Five Pillars that Support the Culture and Curriculum of Neighborhood Seminary
Guiding Scripture: Genesis 1-2
Key concepts: Triune God is community, God creates community, we image God as we foster genuine community that helps our neighborhood flourish.
Key Practices: Nurture loving and honorable relationships with God, others, self, and creation. Foster community in the neighborhood.
Guiding Scripture: John 1:14
Key concepts: God becomes flesh and blood and moves into the neighborhood. We join God by allowing God’s word to become flesh and blood move into our neighborhoods, through the church, full of grace and peace.
Key Practices: Learn to hear, see, love, and respect neighbors and neighborhoods. Actively engage neighborhoods in ways that foster holistic flourishing. Nurture a contemplative stance of showing up, paying attention, cooperating with God, and releasing the outcome.
Healing the wounds of racism, sexism, classism, all sinful “isms” and phobias
Guiding Scripture: Micah 6:8; Gal. 3:28
Key Concepts: Christ is for and with all people, therefore the church is called to be for and with all people, actively dismantling racism, sexism, classism, and other sinful isms and phobias. The church is called to work constructively to repent of ways it has contributed to systemic oppression in the past, and to actively work with others to create equitable systems in which all people and neighborhoods may flourish.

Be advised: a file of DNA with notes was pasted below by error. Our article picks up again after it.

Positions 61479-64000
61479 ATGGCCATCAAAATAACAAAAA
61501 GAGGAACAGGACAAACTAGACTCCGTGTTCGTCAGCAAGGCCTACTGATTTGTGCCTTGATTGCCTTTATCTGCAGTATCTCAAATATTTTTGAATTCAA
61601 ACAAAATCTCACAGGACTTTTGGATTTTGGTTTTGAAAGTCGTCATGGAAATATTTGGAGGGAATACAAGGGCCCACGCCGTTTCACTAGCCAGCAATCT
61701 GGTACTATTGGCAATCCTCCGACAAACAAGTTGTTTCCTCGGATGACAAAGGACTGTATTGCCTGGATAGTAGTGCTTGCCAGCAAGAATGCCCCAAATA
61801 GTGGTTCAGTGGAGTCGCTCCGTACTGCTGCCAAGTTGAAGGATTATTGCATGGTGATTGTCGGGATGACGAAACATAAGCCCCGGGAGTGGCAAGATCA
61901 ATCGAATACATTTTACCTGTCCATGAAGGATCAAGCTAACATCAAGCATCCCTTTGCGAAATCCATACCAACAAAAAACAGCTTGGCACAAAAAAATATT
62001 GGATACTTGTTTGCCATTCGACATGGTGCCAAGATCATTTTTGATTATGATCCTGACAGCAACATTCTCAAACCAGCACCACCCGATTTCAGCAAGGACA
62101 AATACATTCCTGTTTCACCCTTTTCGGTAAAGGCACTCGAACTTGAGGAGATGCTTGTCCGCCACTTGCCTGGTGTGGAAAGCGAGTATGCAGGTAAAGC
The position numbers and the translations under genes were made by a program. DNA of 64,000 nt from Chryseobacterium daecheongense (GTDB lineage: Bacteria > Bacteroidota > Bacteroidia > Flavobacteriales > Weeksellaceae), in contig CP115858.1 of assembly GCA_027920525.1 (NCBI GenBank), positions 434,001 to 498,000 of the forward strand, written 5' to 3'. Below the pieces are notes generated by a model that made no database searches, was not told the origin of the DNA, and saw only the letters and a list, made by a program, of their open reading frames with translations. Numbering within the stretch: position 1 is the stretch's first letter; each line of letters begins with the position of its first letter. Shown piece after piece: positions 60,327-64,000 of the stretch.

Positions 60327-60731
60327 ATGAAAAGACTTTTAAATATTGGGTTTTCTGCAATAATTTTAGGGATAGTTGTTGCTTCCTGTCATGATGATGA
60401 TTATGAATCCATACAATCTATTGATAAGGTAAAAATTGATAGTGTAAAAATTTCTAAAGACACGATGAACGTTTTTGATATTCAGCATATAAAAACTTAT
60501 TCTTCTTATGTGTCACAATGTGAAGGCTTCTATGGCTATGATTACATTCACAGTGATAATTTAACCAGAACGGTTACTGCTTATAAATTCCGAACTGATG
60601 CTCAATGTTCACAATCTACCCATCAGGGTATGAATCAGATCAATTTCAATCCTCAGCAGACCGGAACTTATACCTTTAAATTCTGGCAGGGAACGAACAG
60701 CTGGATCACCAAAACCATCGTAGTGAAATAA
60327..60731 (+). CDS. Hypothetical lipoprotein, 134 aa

Key Practices: Educate self and others about systemic oppression, join others locally to dismantle racism and other forms of systemic oppression, actively work to create new systems that are equitable and just.
Guiding Scriptures: Matt.1:23, Isaiah 7:14
Key Concepts: Just as God with us, the church is called to be with neighbors. God is already in the neighborhood, wherever people and systems are contributing to human and environmental flourishing. Thus the church is called to partner with the neighborhood to participate in God’s good work with neighbors, centering this work with the voices and wisdom of neighbors. Missional engagement therefore seeks to recognize and build upon neighborhood strengths, rather than fix perceived neighborhood deficits, and requires cultural humility and respect.
Key Practices: Develop capacity for asset mapping a neighborhood; community development through relationship building; bringing neighbors together to share strength and work on common areas of concern.
Asset-Based Community Development
Guiding Scripture: 2 Cor. 5:17, Rev. 21:5
Key Concepts: God in Christ is making all things new. As we join this work we become co-creators with God in God’s healing, liberating, transforming work of salvation.
Key Practices: Time tested spiritual discernment practices in community such as prayer of examen, clearness committee, lectio divina, visio divina, lectio liberatio, and lectio creation, leading to local missional engagement such as participation in racial and gender justice activism, environmental healing projects, support and advocacy for victims of violence, human rights for immigrants, refugees, and asylees; spiritual disciplines to help persons remain grounded and centered in God’s love.